Complimenting the set at a play can come off like praising a film's cinematography --a convenient way to avoid saying you didn't like the show. And indeed, even patrons who were disappointed in Seafarer raved about the set, which recreated the present-day living room of a decrepit house on the outskirts of Dublin, home to the action of this at once earthy and supernatural Conor McPherson comedy.
While I did enjoy Seafarer (which runs through Sun., Feb. 15), the set was a big reason. City's scenic design is always top-notch, and sometimes spectacular; I'm thinking especially of the multi-level suggestion of a teeming small-town apartment building in 2004's Gompers. But the scenic design for Seafarer comes courtesy of someone relatively new in town: Narelle Sissons.
Sissons is a big name in New York, with credits including the recent Broadway revival of Arthur Miller's All My Sons. Here, she collaborated with City artistic director Tracy Brigden (who also directed Seafarer) on what might be the biggest City set yet, seeming to take up every possible inch of the proscenium and more. It's meticulously shoddy, with its half-crushed, finger-grimed furniture; smoke-smudged walls; ceramic knick-knacks; and ceiling shorn of plaster down to the lathe. Maybe best of all, the whole thing's tilted up at stage left, an apt visual metaphor for the rough sailing to be experienced by the titular protagonist, as well as for the play's generally drunken milieu: The first half hour of the story, which begins on the morning of a Christmas Eve, seems to consist largely of hangover jokes.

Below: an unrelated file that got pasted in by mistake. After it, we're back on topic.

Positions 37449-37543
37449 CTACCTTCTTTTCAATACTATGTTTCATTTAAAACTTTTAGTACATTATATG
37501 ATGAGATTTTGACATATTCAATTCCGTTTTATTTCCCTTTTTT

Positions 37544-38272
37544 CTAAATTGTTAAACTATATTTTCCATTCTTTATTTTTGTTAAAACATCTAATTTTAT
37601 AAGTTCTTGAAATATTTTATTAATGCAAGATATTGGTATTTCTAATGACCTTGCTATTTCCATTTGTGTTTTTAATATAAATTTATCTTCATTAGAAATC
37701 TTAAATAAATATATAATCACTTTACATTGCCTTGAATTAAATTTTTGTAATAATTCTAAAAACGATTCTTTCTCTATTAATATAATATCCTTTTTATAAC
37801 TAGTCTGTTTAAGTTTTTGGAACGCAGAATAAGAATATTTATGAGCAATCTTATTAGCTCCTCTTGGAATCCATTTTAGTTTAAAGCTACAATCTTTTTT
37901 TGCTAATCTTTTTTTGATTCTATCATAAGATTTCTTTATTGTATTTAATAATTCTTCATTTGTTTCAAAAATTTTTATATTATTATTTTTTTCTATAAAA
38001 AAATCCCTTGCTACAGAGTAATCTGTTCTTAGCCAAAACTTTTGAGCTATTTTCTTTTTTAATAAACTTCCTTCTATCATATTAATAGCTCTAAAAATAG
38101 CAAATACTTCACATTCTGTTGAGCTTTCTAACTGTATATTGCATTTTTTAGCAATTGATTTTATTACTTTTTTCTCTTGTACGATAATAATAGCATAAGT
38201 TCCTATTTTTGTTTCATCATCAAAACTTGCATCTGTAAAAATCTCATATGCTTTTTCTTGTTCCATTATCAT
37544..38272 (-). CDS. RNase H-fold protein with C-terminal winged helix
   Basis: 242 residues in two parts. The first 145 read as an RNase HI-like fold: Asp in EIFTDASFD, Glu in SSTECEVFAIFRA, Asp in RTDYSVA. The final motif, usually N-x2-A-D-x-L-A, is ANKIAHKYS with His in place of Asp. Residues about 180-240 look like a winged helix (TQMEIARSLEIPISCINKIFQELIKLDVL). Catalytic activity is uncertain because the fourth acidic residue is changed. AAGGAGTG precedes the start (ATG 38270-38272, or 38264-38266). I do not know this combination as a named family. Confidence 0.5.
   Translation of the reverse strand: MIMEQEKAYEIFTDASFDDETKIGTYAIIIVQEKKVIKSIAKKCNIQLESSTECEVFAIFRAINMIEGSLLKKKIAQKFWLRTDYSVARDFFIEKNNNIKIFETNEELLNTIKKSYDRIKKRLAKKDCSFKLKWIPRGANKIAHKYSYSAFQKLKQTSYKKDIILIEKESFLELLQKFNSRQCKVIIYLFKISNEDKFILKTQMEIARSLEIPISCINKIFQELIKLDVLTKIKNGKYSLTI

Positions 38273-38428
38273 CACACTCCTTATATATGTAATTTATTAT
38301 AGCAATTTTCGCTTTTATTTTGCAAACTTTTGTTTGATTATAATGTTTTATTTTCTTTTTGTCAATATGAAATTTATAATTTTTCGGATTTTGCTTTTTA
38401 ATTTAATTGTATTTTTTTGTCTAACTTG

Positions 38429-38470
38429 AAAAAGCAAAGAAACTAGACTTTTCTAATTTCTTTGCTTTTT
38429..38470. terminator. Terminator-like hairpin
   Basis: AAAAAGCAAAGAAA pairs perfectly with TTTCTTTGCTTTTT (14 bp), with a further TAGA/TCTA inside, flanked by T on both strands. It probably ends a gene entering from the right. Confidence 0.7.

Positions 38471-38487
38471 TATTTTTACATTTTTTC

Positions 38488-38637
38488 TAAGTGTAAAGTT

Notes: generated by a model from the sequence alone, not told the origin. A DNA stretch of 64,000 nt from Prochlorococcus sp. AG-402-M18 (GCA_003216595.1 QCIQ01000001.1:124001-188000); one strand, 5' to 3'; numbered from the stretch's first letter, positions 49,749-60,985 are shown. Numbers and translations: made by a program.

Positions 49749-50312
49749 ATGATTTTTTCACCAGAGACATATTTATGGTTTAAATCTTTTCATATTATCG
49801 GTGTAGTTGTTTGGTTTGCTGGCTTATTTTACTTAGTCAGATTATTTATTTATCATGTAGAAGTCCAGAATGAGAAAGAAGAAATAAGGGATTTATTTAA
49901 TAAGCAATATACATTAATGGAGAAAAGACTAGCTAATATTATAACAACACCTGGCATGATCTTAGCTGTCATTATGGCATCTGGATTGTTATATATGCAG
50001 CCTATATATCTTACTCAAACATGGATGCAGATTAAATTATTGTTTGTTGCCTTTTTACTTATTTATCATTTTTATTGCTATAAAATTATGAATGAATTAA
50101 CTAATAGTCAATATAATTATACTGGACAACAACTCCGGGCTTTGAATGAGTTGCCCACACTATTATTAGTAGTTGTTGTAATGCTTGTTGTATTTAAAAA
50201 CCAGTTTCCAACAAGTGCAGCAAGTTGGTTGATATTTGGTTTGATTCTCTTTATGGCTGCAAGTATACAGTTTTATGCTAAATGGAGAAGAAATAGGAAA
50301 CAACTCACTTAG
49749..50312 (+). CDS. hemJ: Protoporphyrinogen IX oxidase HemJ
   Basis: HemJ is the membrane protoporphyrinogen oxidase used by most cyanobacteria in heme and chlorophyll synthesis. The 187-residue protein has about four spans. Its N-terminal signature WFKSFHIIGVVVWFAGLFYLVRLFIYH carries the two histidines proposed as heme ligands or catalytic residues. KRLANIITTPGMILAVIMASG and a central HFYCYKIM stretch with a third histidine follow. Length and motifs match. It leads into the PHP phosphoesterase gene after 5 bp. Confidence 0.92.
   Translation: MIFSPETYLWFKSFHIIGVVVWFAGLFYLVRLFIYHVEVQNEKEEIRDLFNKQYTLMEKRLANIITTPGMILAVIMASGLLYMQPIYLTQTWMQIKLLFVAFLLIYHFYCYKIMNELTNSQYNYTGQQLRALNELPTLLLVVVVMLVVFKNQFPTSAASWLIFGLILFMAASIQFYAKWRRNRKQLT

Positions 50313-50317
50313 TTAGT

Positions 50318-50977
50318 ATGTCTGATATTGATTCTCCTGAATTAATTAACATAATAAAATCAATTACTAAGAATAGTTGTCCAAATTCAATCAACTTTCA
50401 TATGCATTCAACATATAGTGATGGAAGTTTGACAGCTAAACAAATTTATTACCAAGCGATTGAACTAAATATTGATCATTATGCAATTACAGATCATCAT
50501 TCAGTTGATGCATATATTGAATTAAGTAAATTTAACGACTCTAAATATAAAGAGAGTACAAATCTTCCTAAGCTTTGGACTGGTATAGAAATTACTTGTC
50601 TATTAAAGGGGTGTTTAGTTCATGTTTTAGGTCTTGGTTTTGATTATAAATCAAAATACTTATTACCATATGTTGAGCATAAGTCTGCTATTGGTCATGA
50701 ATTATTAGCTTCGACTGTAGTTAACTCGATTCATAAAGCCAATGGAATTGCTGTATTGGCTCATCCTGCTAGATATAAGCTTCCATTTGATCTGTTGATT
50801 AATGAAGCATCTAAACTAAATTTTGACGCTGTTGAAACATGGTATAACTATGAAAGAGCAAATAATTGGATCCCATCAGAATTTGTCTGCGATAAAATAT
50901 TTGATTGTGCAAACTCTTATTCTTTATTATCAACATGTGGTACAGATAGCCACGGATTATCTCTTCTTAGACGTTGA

McPherson isn't known for his strong plots. And if Seafarer is considered his most narratively developed play (it is), I can see why: It's a pretty slender story, albeit built around a wager with the devil. But the characters are wonderfully sketched and the performances are mostly top-notch, particularly Noble Shropshire's comedic (yet incisively pathetic) self-pity as Richard, the title character's blind elder brother. The script's biggest pleasure is surely McPherson's vivid dialogue among these drunken men. It boasts, among other things, the funniest excuse a drunk could give for accepting another drink: The character, played by Marty Giles, has lost his glasses, and having found himself in a bar, he explains, "I couldn't see who to say no to."
But Sissons (currently teaching scenography at Carnegie Mellon) has created a set that, though without a line of dialogue, is a character in itself. My favorite touch sat off to one side: An ancient console stereo, still in place though its function has been superseded by the little egg-shaped portable tape-player, about 1-100th its size, sitting atop it. It was the perfect analog for the veneer of coping these men had laid over their generally feckless personal histories. In McPherson's telling, the past still took up the most space -- but, this being comedy, the lads prove just lucky enough to get by.